Legendary fashion designer Hubert de Givenchy dies, aged 91
Published: 13 March 2018 Image credit: Reuters
Legendary French fashion designer Hubert de Givenchy, who founded one of the world’s most successful fashion houses and dressed the likes of Audrey Hepburn and Jacqueline Kennedy Onassis, has died aged 91.
“The house of Givenchy is sad to report the passing of its founder Hubert de Givenchy, a major personality of the world of French Haute Couture and a gentleman who symbolized Parisian chic and elegance for more than half a century. He will be missed,” The House of Givenchy said in a social media statement.
Synonymous with style and glamour, and often referred to as a ‘tailor to the stars’, Givenchy was perhaps best known for designing the ‘Little Black Dress’, made famous by Audrey Hepburn in the classic film “Breakfast at Tiffany’s”.
“The little black dress is the hardest thing to realise,” Givenchy said of his design, “because you must keep it simple.”
Hepburn would become a lifelong muse for Givenchy – he dressed her in countless other films, including “Sabrina” and “Funny Girl”.
Away from the glitz of show business, Givenchy designs can be seen popping up throughout iconic moments in US history – Jacqueline Kennedy Onassis wore a black Givenchy dress to the funeral of her husband, assassinated president John F. Kennedy.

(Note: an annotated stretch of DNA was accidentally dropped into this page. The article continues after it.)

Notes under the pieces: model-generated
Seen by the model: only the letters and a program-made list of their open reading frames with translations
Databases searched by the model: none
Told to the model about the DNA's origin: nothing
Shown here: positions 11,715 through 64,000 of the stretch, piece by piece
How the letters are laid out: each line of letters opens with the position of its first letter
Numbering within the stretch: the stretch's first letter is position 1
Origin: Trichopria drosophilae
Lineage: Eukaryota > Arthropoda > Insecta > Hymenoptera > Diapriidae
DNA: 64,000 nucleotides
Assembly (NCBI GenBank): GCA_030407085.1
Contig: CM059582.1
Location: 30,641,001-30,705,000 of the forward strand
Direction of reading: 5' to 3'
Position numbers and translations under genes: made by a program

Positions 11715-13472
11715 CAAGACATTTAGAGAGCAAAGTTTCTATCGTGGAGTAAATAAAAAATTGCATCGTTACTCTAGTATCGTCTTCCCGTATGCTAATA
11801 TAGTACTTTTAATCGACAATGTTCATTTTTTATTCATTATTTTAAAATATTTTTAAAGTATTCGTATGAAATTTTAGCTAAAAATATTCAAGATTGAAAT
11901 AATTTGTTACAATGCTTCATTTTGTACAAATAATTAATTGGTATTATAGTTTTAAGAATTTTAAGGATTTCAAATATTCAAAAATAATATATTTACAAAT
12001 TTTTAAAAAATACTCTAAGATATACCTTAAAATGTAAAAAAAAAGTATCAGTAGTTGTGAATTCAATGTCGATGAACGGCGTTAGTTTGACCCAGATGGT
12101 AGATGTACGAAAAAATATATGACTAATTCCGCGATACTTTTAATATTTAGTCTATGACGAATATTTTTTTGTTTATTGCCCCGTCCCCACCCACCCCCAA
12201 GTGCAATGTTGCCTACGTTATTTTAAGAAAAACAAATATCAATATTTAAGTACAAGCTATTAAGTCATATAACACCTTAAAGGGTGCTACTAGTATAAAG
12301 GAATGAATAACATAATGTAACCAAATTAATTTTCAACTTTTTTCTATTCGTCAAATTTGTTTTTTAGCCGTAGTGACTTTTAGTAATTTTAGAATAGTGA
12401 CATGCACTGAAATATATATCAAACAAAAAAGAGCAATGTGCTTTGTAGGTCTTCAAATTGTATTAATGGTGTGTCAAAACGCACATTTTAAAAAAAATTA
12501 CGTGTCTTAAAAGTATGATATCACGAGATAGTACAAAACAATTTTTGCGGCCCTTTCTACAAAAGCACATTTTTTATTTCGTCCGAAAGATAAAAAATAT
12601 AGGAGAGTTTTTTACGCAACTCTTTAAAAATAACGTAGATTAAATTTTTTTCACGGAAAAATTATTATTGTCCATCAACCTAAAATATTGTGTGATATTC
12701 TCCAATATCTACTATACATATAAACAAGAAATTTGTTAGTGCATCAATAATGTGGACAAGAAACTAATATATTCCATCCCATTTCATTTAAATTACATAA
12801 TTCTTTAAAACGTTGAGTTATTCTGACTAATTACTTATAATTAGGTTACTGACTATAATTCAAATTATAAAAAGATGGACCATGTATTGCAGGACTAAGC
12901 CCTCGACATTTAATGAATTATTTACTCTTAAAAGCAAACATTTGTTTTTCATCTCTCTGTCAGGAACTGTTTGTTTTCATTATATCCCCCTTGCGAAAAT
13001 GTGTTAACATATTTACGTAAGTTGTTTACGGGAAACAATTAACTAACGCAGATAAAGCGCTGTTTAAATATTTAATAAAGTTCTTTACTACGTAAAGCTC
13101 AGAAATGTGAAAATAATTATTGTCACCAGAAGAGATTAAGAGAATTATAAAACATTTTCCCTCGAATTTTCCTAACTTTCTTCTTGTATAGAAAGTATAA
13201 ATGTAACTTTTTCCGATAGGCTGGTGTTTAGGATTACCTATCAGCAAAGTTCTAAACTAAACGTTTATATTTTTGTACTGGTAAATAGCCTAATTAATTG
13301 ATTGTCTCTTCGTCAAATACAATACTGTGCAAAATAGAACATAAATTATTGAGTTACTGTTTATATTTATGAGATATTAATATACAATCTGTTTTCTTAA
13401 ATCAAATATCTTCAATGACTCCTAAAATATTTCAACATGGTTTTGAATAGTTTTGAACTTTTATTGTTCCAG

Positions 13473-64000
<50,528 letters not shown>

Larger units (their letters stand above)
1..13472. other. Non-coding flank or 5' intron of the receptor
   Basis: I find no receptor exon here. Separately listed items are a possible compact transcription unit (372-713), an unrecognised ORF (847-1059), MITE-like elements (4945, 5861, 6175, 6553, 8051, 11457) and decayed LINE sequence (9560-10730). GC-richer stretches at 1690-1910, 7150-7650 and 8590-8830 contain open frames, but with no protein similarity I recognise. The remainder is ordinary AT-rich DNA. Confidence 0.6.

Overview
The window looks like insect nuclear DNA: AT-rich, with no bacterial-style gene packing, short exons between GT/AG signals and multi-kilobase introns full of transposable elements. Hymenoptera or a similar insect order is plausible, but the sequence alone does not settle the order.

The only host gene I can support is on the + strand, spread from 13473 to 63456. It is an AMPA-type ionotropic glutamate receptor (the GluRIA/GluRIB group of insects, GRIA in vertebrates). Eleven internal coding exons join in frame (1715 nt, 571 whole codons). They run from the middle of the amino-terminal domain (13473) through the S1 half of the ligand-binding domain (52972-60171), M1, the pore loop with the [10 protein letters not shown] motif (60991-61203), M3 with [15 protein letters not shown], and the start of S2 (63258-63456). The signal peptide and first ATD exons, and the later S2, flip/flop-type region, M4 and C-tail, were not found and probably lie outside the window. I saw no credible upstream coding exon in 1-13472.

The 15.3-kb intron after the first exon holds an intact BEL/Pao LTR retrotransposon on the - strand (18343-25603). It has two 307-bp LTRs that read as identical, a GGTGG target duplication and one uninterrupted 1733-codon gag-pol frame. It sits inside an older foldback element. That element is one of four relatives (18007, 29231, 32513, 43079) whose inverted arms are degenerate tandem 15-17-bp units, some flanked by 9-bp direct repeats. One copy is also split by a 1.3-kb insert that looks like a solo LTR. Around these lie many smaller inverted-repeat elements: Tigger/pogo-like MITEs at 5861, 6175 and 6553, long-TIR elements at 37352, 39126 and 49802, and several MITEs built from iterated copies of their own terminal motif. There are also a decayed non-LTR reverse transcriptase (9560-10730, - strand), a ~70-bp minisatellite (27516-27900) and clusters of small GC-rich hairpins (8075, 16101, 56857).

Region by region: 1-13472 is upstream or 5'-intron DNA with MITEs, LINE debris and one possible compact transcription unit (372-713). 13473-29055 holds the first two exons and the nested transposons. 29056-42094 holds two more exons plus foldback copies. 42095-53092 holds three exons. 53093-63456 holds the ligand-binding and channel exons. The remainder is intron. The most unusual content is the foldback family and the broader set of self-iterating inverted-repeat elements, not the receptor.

Jackie Kennedy attends the state funeral of her husband President John F. Kennedy in November, 1963
As a young man in 1940s France, the designer intended to study law to please his aristocratic French family.
But following the huge cultural shifts in Europe in the wake of World War Two, and the ‘atmosphere of liberation’ in his home country at the time, Givenchy decided to follow the path of fashion.
His first collection was unveiled in 1952. Critics at time compared it to ‘that first, best glass of champagne.’
After a hugely successful career, Givenchy sold The House of Givenchy to French luxury group LVMH in 1988 and retired in 1995.
Tributes for the designer have been pouring in on social media, but perhaps his creative genius was best described by his muse Audrey Hepburn. Of his capacity as a designer, she once said to Vogue magazine: “His are the only clothes in which I am myself. He is far more than a couturier, he is a creator of personality.”
Today The House of Givenchy continues its founder’s legacy, with a number of its creations featured during Hollywood awards season, millions of women worldwide using the brand’s perfume and beauty products, and the company earning an estimated 110 million euros (approximately $172 million AUD) annually.